On the same tape, Lujan indicated that he was in the back at the time of the accident getting a mop because the floors were “a little bit dirty.” At trial, on direct examination, he testified he was getting a mop “to clean up produce, because produce gets — the floor gets real dirty, real black.” When pressed, however, he testified that he didn’t remember why he was getting the mop.

Albertsons moved for a directed verdict at the close of the evidence presented on behalf of Gutierrez. The record on appeal includes a partial transcript; that transcript contains the testimony offered on behalf of Gutierrez, as well as the record made in connection with the motion for directed verdict at the close of Gutierrez’ case. The record does not indicate whether Albertsons presented any evidence.

After the jury returned its verdict, Albertsons moved for judgment, notwithstanding the verdict. The motion was denied.


The parties seem to agree that the controlling law on the matter of Albertsons’ negligence stems from De Baca v. Kahn, 49 N.M. 225, 161 P.2d 680 (1945). The supreme court held in that case that a slip- and-fall plaintiff must prove not only that there was a dangerous condition in a defendant’s premises, but also that the defendant knew or had reason to know of the condition. Id.; see also Barakos v. Sponduris, 64 N.M. 125, 325 P.2d 712 (1958); O’Neil v. Furr’s, Inc., 82 N.M. 793, 487 P.2d 495 (Ct.App.1971).

*259In O’Neil, this court articulated the duty owed by a store owner to a business invitee who is injured from a slip-and-fall action on the store owner’s premises. The court stated:

In order to find one negligent towards his business invitees it is necessary that the evidence or reasonable inferences therefrom establish a dangerous condition which either is known or should have been known to the proprietor; that the dangerous condition is such that the owner realizes that his invitees would not discover the danger for themselves; and with such knowledge the proprietor fails to exercise reasonable care to protect his invitees.

Id., 82 N.M. at 795, 487 P.2d at 497. See generally Sonja A. Soehnel, Annotation, Liability of Operator of Grocery Store to Invitee Slipping on Spilled Liquid or Semiliquid Substance, 24 A.L.R.4th 696 (1983). Compare SCRA 1986, 13-1318 (Repl.1991) (adopted January 1, 1987, setting forth proprietor’s duty in slip-and-fall case where dangerous condition exists from factors not created by proprietor).

The parties also seem to agree that even if the jury was entitled to reject the evidence of due care in this case, Gutierrez still had to come forward with some positive evidence of negligence. Negligence may not be presumed from the fact that an injury occurred. See generally Williamson v. Piggly Wiggly Shop Rite Foods, Inc., 80 N.M. 591, 592, 458 P.2d 843, 844 (Ct.App.1969).

As we understand Gutierrez’ theory at trial, she asked the jury to find in effect either that (1) the water had been present on aisle four, Lujan had seen it, but he had failed to mark its presence; or (2) the water had been present on aisle four and Lujan had missed it.1 Albertsons contends that the evidence was insufficient to support either theory because the evidence shows that Lujan swept the floor shortly before the accident and the water was not then present. Alternatively, Albertsons contends that, even if the jury was entitled to disregard Lujan’s testimony, then there was no evidence other than the fact of an accident resulting in an injury, and such evidence is not sufficient to support a finding of negligence. We first discuss the sufficiency of the record on appeal to support a conclusion that the appellate claim was preserved.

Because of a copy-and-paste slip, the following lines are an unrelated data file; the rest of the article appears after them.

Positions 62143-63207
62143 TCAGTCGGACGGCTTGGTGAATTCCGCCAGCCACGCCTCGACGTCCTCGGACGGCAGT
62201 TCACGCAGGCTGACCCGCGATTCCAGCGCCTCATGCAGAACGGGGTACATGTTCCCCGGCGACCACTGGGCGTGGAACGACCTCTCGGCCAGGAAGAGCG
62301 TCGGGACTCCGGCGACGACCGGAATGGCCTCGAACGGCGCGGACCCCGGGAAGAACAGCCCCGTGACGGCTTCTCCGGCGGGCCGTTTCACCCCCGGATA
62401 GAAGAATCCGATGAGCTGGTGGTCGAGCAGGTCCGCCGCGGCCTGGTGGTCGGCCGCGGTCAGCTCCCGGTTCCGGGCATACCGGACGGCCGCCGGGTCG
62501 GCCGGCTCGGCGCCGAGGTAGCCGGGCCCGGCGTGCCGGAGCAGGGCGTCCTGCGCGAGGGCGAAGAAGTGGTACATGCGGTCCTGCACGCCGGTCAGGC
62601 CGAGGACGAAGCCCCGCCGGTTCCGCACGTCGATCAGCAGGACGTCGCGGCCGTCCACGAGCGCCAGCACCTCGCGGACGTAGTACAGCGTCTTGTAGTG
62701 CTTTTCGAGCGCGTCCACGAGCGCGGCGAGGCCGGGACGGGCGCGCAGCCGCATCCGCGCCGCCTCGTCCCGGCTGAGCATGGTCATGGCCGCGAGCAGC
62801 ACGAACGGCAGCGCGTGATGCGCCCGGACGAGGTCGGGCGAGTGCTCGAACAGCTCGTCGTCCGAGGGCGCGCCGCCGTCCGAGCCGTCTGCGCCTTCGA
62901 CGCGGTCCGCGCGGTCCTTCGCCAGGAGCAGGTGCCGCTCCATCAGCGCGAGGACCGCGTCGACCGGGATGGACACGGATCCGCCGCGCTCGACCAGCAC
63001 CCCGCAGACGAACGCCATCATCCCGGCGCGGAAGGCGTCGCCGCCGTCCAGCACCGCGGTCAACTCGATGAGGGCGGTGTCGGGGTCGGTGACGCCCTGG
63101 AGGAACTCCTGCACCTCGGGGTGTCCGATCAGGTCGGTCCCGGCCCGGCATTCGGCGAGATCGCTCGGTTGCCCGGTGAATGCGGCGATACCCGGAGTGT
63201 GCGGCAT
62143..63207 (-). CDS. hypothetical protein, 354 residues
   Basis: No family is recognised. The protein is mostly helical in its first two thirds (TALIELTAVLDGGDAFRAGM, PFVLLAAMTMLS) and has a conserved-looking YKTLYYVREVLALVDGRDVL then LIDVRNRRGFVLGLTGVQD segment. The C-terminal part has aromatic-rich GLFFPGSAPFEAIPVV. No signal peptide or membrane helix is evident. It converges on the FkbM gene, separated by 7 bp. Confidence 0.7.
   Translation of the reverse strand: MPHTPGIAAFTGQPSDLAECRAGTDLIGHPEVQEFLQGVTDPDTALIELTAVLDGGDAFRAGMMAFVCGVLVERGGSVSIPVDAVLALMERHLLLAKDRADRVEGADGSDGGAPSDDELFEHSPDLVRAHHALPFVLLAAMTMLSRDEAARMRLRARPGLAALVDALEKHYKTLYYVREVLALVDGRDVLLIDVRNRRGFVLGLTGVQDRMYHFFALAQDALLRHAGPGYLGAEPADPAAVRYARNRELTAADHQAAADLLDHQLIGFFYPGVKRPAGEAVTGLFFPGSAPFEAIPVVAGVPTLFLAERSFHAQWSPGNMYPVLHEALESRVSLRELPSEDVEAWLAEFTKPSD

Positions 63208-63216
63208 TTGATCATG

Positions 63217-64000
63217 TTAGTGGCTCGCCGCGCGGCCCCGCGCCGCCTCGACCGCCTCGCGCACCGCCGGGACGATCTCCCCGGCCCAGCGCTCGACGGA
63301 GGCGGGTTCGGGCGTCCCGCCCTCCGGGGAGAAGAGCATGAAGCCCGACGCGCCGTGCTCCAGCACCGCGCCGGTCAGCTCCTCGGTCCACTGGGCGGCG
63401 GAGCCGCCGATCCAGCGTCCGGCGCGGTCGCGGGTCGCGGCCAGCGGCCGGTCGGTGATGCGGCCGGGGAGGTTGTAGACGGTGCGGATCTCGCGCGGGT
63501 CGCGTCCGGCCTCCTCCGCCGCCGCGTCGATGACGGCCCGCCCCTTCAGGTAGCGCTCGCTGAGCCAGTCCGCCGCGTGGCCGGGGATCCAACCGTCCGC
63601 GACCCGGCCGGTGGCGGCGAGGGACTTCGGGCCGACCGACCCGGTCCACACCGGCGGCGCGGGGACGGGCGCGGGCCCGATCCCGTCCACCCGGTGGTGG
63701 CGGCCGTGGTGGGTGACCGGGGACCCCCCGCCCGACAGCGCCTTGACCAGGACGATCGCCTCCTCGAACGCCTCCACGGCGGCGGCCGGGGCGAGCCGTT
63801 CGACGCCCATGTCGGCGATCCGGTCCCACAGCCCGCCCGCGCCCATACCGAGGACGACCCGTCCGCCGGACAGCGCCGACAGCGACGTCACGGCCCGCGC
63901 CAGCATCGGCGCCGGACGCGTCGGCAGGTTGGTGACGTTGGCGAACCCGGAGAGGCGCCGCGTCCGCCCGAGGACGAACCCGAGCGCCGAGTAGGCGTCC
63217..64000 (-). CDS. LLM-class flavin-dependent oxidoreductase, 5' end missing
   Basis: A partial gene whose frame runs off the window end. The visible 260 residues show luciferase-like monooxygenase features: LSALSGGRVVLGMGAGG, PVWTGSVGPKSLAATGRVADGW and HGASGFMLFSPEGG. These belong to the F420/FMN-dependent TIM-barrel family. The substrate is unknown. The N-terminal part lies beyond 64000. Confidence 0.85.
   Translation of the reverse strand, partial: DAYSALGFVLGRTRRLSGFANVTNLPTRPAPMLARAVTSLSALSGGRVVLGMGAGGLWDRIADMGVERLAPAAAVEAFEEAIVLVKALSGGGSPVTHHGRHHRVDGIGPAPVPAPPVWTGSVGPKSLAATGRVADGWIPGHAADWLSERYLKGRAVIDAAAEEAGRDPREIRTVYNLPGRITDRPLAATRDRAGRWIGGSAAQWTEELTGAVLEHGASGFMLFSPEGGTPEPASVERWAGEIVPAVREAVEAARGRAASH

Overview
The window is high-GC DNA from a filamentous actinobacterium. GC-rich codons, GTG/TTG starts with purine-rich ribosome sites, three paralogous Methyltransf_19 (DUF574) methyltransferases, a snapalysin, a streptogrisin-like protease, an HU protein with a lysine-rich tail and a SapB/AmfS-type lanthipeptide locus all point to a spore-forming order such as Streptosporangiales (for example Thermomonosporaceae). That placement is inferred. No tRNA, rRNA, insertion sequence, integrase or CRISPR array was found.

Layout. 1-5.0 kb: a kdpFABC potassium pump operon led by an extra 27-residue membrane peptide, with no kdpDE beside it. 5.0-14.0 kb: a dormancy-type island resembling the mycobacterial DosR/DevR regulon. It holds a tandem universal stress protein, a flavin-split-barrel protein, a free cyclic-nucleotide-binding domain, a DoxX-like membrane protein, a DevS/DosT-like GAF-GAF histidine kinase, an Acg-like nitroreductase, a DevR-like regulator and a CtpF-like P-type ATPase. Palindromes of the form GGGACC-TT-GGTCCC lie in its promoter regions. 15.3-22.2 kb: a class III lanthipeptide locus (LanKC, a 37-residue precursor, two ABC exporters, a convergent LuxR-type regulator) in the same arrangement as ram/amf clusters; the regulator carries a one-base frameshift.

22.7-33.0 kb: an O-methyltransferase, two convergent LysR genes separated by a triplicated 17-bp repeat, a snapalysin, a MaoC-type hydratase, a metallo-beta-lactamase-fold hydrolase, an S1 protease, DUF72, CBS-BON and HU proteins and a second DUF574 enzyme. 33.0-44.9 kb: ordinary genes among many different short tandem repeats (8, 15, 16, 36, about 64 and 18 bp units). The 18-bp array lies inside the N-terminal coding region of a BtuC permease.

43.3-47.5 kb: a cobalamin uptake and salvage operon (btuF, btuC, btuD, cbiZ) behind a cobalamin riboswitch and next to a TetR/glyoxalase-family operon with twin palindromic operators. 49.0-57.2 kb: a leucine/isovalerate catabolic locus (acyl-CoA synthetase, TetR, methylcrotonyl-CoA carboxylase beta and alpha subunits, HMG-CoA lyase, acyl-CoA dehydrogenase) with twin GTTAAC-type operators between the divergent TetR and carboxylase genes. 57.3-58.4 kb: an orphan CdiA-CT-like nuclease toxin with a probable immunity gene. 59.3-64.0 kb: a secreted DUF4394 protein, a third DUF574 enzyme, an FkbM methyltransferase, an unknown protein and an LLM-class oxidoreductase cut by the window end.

A. Preservation.

The docketing statement indicates that Albertsons preserved its right to question the legal sufficiency of the evidence by filing “motions” for directed verdict. Gutierrez did not challenge that assertion while this case was assigned to the summary calendar, and we accept it as true. See State v. Sisneros, 98 N.M. 201, 647 P.2d 403 (1982).

Ordinarily, appellant has the burden of producing an appellate record that is adequate to show that the issues raised on appeal were preserved and to facilitate ap*260pellate review. See Nichols v. Nichols, 98 N.M. 322, 648 P.2d 780 (1982). In this case, that burden would have been most clearly satisfied by ensuring that the transcript included a record of the motion for directed verdict made at the close of the evidence offered on behalf of Albertsons. Compare Bondanza v. Matteucci, 59 N.M. 354, 284 P.2d 1024 (1955) (where defendant’s motion for directed verdict at conclusion of plaintiff’s case was not renewed at close of entire case, defendant waived right to judgment notwithstanding verdict) with Andrus v. Gas Co. of N.M., 110 N.M. 593, 798 P.2d 194 (Ct.App.1990) (if the defendant’s motion for a directed verdict at the close of the plaintiff’s case is denied and the defendant proceeds to put on its case, its claim of error is waived).

B. Denial of Motion for Directed Verdict.

We conclude that the trial court did not err in denying Albertsons’ motion for directed verdict at the close of Gutierrez’ case. There was evidence to support each of Gutierrez’ theories. Under these circumstances, it would have been error to grant the motion. See Jones v. New Mexico School of Mines, 75 N.M. 326, 404 P.2d 289 (1965).

First, we disagree with Albertsons that the evidence showed as a matter of law that the water was not present on aisle four shortly before the accident. Lujan’s testimony, when taken together with the tape-recorded conversation, raised a jury question regarding whether he had swept aisle four at all and, if he had swept it, whether he might have missed the water. Moreover, because both Moulton and Lujan testified that there were cart marks in the puddle of water, there was sufficient evidence to support an inference that the puddle had been in existence for some time. See Bank of N.M. v. Rice, 78 N.M. 170, 429 P.2d 368 (1967) (if reasonable minds may differ as to conclusion to be reached under the evidence or permissible inferences, resolution of the issue is for the jury to determine); see also SCRA 1986, 13-308 (fact may be proved by circumstantial evidence where evidence gives rise to reasonable inference of truth of fact sought to be proved).